Wednesday, January 15, 2014

Dept. of No Surprise: Tough-Guy Edition

Regular readers will recall that Father Anonymous is a great fan of the Jack Reacher novels by Lee Child.  (So are his wife, his mother and his father.)  Reacher is one of the great American tough-guy heroes, a comically tough ex-MP who travels the country by Greyhound, righting wrongs and moving on.  Lee Child is a Brit, but so was Raymond Chandler, to whom the books owe at least a small debt of gratitude.

Child is a great thriller writer, one of the best.  He's not a great novelist, especially -- Tolstoy need not look to his laurels.  Judged on prose style and narrative canniness, Child is better than Ian Fleming, but falls well short of Chandler.  His dialogue is good, his ploys are repetitive but often clever.  But where Lee Child excels -- where he is unsurpassed -- is at actually thrilling people.  Nobody makes our adrenaline flow like Reacher.  Hell, real danger doesn't make our adrenaline flow like Reacher

Those same regular readers will recall that, before Tom Cruise appeared as the cinematic Reacher, we expressed some doubts about how that was going to go.  Reacher is big and deadpan; Cruise is small and cocky.  He's a fine actor, but this was really a part for Nick Nolte circa 1985.

Despite our reservations, we averred that we would probably see the film.  And last night, finding ourselves between Netflix series to binge-watch, we did.

Don't make this mistake.

The Reacher movie is ... not good.

It is bad in a million different ways, some large and some small.  It seems as though the female lead, Rosamund Pike, is trying to channel a little bit of classic noir dame, maybe some early Bacall.  It's not a bad idea, but it fails; her eyes seem to pop out in every scene, and roll around in their sockets.  The real villain, one of Child's more interesting creations, is not given enough screen time.

There are some good things about the movie.  Child's original dialogue and set pieces, when they can be preserved, are still clever.  Robert Duvall hams it up magnificently as a grizzled gunnery sergeant.  There is one sequence, in which Reacher is attacked by the Three Stooges, that is some of the best comic relief we have seen in a lifetime of watching thrillers.

Cruise is, as we exppected, the wrong actor for the part.  he tries hard, but his interpretation of jack Reacher just doesn't ring true.  Reacher is cocky in his own way -- he's smarter and stronger than virtually anybody he meets, and this shapes his world.  But Reacher's version of cockiness is laconic, almost lazy.  Think of vintage Robert Mitchum.  Cruise, in contrast, is energetic, feisty, visibly cerebral.  Think of vintage Tom Cruise.

Still, he's not that bad.  A world that can imagine Roger Moore as James Bond should have no trouble with Tom Cruise as Reacher.

The problems with this movie are not the actors; they are its script and its direction.  Together, they achieve dreary drabness of the picture, devoid of suspense and heavy with routine.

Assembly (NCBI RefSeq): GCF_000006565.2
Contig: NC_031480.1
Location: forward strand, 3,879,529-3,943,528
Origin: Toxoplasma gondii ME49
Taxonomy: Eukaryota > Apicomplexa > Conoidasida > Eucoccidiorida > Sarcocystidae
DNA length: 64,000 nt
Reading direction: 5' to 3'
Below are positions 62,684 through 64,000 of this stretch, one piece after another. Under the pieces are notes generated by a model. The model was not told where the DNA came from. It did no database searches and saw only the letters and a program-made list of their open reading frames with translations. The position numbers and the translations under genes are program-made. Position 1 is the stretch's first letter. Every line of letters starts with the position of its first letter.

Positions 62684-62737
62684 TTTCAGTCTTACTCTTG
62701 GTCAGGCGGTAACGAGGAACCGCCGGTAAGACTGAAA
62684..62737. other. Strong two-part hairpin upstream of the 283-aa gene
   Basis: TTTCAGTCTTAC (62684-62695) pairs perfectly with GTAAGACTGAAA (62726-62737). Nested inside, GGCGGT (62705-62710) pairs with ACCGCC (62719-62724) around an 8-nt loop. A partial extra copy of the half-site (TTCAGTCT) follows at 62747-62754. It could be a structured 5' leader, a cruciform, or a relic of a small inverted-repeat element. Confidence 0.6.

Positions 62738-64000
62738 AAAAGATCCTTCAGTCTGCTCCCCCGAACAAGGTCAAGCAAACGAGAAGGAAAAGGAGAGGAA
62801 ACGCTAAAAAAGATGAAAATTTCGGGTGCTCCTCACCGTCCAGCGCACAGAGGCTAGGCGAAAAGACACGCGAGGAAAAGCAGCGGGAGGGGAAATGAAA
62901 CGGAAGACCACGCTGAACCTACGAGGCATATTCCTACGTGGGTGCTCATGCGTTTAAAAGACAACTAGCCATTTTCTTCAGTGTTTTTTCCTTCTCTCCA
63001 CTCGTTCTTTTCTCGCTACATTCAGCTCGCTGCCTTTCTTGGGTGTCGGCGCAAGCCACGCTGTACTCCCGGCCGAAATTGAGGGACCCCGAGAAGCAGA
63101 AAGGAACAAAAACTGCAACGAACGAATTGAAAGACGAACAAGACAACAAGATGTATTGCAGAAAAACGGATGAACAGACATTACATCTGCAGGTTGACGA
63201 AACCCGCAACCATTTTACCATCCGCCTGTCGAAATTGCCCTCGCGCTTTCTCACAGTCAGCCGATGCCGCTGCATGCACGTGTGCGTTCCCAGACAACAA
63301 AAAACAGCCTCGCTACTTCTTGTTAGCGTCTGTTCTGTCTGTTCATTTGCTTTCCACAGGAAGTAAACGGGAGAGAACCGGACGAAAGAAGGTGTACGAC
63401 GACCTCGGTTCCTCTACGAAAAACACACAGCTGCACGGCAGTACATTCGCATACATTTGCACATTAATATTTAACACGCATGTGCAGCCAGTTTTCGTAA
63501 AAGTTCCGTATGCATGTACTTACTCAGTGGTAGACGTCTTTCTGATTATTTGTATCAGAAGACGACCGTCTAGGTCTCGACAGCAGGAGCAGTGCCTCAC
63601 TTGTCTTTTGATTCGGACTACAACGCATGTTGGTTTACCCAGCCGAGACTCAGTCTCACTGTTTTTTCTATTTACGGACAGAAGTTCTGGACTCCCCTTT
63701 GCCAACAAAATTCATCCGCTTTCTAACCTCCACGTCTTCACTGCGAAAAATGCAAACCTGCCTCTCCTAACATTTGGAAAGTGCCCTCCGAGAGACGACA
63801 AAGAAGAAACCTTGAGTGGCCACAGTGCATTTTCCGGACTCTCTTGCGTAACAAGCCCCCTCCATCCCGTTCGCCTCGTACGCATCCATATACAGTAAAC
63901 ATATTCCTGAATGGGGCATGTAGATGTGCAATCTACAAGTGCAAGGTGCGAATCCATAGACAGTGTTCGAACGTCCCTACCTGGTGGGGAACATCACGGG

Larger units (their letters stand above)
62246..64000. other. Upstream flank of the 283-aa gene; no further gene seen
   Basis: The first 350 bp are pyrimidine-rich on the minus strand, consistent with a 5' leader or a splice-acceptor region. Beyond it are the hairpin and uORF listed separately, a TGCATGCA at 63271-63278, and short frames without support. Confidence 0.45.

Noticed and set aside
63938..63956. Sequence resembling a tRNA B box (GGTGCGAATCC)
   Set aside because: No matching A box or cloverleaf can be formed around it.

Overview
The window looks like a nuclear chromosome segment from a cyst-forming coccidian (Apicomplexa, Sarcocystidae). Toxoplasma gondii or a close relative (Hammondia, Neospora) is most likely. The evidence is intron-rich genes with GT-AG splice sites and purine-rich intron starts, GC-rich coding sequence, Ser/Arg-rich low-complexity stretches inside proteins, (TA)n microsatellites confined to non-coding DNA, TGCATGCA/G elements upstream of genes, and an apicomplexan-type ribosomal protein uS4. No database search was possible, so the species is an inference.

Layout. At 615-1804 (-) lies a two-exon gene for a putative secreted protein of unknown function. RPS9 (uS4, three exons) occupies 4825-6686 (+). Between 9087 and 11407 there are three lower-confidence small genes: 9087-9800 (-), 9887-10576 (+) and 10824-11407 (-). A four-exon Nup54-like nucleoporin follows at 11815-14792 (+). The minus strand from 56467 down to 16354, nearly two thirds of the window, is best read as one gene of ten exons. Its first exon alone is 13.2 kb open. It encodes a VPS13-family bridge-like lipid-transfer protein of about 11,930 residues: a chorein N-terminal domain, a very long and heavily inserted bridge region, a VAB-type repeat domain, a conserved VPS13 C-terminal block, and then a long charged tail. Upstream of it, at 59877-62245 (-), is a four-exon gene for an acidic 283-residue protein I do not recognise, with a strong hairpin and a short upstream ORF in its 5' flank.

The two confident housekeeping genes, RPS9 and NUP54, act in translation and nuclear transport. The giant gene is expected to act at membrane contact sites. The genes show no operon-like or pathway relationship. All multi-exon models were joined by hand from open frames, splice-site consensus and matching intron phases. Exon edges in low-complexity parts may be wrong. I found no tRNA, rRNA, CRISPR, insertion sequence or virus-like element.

The most grindingly awful example -- SPOILER ALERT! -- comes about 3/4 through.  The damsel is in distress; Reacher has launched a rescue operation which is also intended to punish the villains.  He finds himself unarmed, taking on a team of professional killers with assault rifles. Needless to say, he kills most of them easily.  But then comes the most dangerous of the crew, a man Reacher especially hates.  Reacher sneaks up, puts a captured gun to the bad guy's ear and then says "Drop it."

At this point, Mother A. started screaming.  The mission isn't complete yet!  Reacher hasn't rescued the girl.  But, still, he disarms his enemy, throws down his own gun, and decides to fight hand-to-hand.  This is colossally stupid and out of character; of course Reacher can kill the guy bare-handed, but he can't control what happens to hostage in the minute it takes him to do so.  Yes, he's got a mean streak, but he's also a professional:  he focuses on the mission.

Worse yet is the fight itself.  Oh, it's choreographed well-enough.  The two heavies slug it out in a nighttime rainstorm, mud and testosterone splashing everywhere.  It should have been exciting, but it felt lifeless, dull, even familiar.

"It feels like I've seen this already," said Father A.  And then the light bulb went off over his cartoony head, and he exclaimed:  "BECAUSE I HAVE."

Yup.  This was, basically, the fight from the climax of Lethal Weapon.  Good guy throws down his gun and, in defiance of any logic whatsoever, settles score with bad guy the manly way.  Hand to hand.  In the mud.

it was stupid then, but at least it was exciting.  This time it is just dumb.  And at least Mel Gibson's Riggs was supposed to be borderline psychotic.  Reacher is eccentric but, at least in theory, coldly rational about combat.

Anyway, this movie stinks.  Not in a cool, campy way that will make it more fun in 25 years.  It stinks in a dull, uninspired way that will sink a potentially great franchise right out of dry dock.

1 comment:

mark said...

I heard that your uncle likes some childish books,too.